the science of aging part 1: why we age



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“Live your questions now, and perhaps even without knowing it, you will live along some distant day into your answers.” Rainer Maria Rilke

It doesn’t matter if you are a biochemistry student, hollywood starlet or just an open mind: the question of why we aren’t immortal unites us. Let’s all thank the so-called ‘biogerontologists’, scientists who diligently search for an answer to this question. When you’re young you may think it is way too early to think about age at all but at the latest when you reach the twenty mark you are very likely to start to get conscious on this topic. Because that’s when the cosmetic industry reminds us that our collagen production decreases and we need to preserve what’s still left with sunscreen, innovative skincare etc. The average population thinks about starting a family and some might experience physiological changes which make them feel old. I spent the last years trying to understand what we already know about aging but it’s not very easy. Cell Biology is still a striving and exciting branch of science and you can be sure by the end of this sentence a few smart heads have already found another major piece of the puzzle, important enough to be mentioned here. To clear things up: I am not ‘anti’ aging in particular but I’ve always been a fan of preserving what you have and taking good care of it. At the end of this series on ‘aging’ I will focus on protective skin active ingredients, which are scientifically proven to keep skin young. Let’s start with the first theories made by early biogerontologists on why we age:

Rate-of-living theory
There are various popular theories about why we age and most of them add together to one explanation. 1908 Max Rubners introduced his “rate-of-living theory” after he observed the body temperature in relation to their body size of mammals and birds. He proposed that a slow metabolism increases an animal’s longevity and observation was that larger animals outlived smaller animals, and the metabolic rates of larger animals were slower per rate. Twenty years later Raymond Pearl expanded his theory with experiments on fruit flies (drosophila) which have shown that a decrease of environmental temperature go along with a increase of lifespan. But there was still one problem: it was not applicable between all species (source 1, 2, 3).

Mitochondrial theory of aging
1958 Denham Harman, a research chemist of Shell’s reaction kinetics department who was studying free radical reactions in petroleum products, completed a part of Pearl’s theory. He developed the idea of radical induced damages like replication- and translator errors, aswell as radiation and toxic substance induced changes can induce the senescence or death of a cell. All his studies showed that antioxidants increased the average lifespan, none really showed an increase in maximum life span. Decades of research later his conclusion was that mitochondria, the powerhouse of cells, were not affected by antioxidants that came from the outside. So he deduced that mitochondria determine lifespan. A new theory was born: the “mitochondrial theory of aging” (source 1, 2)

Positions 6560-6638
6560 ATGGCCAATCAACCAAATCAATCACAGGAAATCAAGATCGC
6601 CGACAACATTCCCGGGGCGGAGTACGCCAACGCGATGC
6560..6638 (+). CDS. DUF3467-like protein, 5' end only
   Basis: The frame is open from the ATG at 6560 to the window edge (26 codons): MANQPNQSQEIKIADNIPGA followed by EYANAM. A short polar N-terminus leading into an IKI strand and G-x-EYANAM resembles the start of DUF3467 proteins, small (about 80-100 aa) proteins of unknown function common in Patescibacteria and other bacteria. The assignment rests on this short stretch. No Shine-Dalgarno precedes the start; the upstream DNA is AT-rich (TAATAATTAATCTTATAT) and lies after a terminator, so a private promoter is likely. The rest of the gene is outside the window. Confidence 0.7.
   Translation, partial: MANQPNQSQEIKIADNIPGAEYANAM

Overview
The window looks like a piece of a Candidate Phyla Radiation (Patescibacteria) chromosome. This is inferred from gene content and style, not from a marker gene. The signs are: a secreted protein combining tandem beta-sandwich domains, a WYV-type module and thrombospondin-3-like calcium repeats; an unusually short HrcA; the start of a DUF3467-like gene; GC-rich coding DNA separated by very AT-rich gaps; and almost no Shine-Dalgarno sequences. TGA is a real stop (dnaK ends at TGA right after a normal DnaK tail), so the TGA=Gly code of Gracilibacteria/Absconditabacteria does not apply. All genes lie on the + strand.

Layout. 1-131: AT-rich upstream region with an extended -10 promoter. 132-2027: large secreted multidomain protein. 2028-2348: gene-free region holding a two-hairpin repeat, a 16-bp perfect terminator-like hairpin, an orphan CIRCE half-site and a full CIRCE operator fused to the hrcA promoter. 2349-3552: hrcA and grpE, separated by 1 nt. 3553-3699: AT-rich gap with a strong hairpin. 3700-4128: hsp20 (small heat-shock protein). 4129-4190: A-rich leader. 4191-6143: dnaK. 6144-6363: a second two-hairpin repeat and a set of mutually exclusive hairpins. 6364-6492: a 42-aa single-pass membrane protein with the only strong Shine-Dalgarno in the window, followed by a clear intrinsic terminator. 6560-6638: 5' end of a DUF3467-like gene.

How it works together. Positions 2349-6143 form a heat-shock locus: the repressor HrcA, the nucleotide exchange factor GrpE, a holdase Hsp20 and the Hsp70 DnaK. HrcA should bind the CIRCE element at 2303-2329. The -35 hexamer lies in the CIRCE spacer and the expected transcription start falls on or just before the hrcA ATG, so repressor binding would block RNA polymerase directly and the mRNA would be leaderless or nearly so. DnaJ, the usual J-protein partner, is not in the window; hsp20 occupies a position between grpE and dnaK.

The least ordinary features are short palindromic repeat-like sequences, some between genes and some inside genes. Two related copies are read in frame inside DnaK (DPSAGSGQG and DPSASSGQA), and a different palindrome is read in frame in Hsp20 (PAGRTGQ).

Telomere theory of aging and Hayflick limit
At the end of last century another theory popped up: the telomere theory of aging. Researchers found out that the cause for the shortening of chromosomal ends (telomers) in proliferated cells was the disability of dna-strings ends, for mechanical reasons, to be fully doubled after each replication round. To prevent genetic damage, cells developed telomers, repetitive nucleotid sequences. According to Leonard Hayflick, with each round of dna replication and increasing age they shorten until finally the prior protected part of the dna is damaged, which weakens the stability of chromosomes altogether and leads to apoptose- the cell death. Basically it means you can tell by the length of the telomere how often the cell can replicate until it suddenly stops. Hayflick demonstrated normal human cells in vitro divide about 52 times until they automatically enter the senescence phase. Telomere shortening happens mainly with proliferating cells, while for example stemcells and cancerous cells produce an enzyme called telomerase which prolongs the telormers again after a replication round (Source 1, 2, 3, 4).

Negligible Senescence in nature and SENS
In the last years several genes and their proteins entered the limelight of gerontology; lots of them regulate stress resistance and repair of dna-damage, with transport functions or antioxidant effects. It appeared to be that aging is a programmed species- and cell specific process. Imagine a car that wears out over time. It isn’t very different. So if you think like there’s nothing you could do about the aging process you should look how Aubrey de Grey feels about it. Some might think the Cambridge researcher with a tremendous beard is more of a dreamer than a scientist but I like his fervor. He basically breaks down the types of Aging Damage to 7 and there is a TED video that shows his enthusiasm quite well and is actually very funny (see here). Read more here 1, 2, 3, 4, 5

I really hope this small biogerontology journey didn’t confuse you too much and made you as excited about this topic as I am. It’s crazy how many researchers work together to encipher the mystery of aging and are looking for the molecular fountain of youth. Consider this a humble overview! Next week we’ll see some examples of the ‘immortality gene’ in animals like the hydra. Best, Ea Birkkam


today: Eve from Only Lovers Left Alive (2013)